The need for involvement implicates the principle of synergy – creative co-operation. This means not imposing solutions on people but on collaboratively looking for solutions and valuing the differences between people. Differences can be sources of strength when the focus is on finding the “win/win” solution. Having found such a solution to whatever the problem is, the manager then provides support without taking away responsibility.

A Performance Management Cycle

A simple performance management cycle is illustrated below. It starts with the performance agreement meeting in line with Covey’s habit: “Begin with the end in mind.”

In this meeting the manager and his or her report will agree on the purpose of the job in line with the organisational vision/mission. In the course of their discussion they will agree the standards and milestones that will be measured in the performance period.

This is what Covey terms a “Win/win performance agreement” in which the participants agree results, the manager undertakes to provide appropriate support and otherwise to get out of the way of the employee. They also agree to have regular performance-based discussions, the timing of which will be based on the employee’s needs and the complexity of the tasks.

Such performance agreements are based on trust, which is the basis for performance. How the manager and employee communicate can either develop or destroy trust.

The next phase is to monitor performance against the agreed standards or milestones. If the performance of the employee is falling below the agreed standards, the manager needs to provide feedback non-defensively, focusing on the problem and on how to get the performance back up to standard, rather than attacking or blaming the employee for the lack of performance. It’s a problem to be solved not punished and represents a learning opportunity for both.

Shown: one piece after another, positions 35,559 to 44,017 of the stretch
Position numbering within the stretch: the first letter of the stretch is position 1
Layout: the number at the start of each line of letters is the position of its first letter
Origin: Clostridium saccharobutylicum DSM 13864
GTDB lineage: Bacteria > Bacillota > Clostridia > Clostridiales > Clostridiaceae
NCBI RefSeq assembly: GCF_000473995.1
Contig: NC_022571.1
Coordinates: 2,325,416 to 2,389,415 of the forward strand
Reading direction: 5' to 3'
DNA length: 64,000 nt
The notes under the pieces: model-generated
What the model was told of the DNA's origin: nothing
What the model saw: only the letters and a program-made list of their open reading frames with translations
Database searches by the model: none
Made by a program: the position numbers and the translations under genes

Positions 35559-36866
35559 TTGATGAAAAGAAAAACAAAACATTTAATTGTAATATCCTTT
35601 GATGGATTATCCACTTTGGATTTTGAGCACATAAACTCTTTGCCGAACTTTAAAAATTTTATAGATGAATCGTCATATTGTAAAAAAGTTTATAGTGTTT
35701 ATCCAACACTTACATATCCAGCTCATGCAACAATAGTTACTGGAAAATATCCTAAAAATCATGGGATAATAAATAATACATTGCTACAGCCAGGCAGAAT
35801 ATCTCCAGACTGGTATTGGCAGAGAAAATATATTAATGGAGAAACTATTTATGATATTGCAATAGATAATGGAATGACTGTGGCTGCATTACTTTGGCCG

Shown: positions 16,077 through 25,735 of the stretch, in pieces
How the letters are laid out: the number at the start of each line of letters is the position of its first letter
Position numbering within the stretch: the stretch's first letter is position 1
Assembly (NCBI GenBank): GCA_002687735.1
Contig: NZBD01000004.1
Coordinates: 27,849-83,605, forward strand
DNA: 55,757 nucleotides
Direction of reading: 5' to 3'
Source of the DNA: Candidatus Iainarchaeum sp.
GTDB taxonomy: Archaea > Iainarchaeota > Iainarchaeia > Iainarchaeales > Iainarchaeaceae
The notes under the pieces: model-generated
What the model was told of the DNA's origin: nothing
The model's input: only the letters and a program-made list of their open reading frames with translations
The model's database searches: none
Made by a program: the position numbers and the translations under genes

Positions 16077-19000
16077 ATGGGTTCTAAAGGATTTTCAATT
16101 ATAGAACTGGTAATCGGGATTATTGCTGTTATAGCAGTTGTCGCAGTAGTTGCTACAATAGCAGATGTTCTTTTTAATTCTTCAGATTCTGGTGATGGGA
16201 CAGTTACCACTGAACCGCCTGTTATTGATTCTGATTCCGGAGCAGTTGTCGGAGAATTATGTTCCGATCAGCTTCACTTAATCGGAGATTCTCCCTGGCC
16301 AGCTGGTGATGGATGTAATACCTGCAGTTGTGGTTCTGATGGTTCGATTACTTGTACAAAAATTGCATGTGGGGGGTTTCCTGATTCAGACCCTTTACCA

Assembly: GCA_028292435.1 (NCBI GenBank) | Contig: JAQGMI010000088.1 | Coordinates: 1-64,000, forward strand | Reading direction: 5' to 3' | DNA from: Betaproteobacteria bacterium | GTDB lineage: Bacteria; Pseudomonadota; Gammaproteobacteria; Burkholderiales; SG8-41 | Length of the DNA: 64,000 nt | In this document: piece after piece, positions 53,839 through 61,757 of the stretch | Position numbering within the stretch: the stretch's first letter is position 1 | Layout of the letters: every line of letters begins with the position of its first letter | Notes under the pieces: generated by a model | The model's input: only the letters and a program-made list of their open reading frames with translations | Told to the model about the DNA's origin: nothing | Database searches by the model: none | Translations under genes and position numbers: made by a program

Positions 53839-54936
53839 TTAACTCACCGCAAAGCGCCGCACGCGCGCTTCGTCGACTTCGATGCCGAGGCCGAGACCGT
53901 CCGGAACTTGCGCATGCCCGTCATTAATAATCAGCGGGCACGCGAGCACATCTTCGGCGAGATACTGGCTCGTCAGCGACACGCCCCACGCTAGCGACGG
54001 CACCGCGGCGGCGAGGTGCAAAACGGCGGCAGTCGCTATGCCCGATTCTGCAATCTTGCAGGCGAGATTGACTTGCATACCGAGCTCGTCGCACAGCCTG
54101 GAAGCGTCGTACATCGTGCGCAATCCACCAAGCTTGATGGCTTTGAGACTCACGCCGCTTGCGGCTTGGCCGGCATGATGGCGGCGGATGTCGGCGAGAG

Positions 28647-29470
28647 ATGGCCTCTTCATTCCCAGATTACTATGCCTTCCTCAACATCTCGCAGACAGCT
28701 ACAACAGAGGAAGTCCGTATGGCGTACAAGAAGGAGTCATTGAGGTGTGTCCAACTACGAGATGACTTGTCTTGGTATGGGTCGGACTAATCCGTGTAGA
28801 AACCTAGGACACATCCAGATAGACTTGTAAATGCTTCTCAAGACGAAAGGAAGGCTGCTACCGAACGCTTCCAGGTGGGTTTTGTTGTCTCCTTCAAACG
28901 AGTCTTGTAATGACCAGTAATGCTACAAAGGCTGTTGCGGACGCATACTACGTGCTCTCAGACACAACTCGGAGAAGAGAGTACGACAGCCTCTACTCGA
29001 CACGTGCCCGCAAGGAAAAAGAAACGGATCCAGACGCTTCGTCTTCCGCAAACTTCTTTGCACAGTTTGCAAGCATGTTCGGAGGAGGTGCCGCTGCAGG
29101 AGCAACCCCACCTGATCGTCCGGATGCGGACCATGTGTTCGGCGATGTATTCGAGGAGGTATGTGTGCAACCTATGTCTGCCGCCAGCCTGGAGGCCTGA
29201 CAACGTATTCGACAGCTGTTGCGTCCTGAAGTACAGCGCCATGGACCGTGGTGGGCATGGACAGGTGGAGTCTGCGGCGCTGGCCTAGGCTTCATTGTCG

It is critically important also to acknowledge achievement of agreed results.

Trust, just like muscle, is built over time.

As the Hansons wrote: “The words themselves are not magical: how you say something creates the context for the communication.”

The potential of effective communication

If the total communication effort in the organisation is congruent and serves to strengthen the primary relationship between employee and direct supervisor, keeping the organisation’s vision and mission in focus, the result will be a performance-driven culture.

In such a culture everyone will be focussed on appropriate service delivery, and this focus is achieved and maintained by effective communication

A performance-driven culture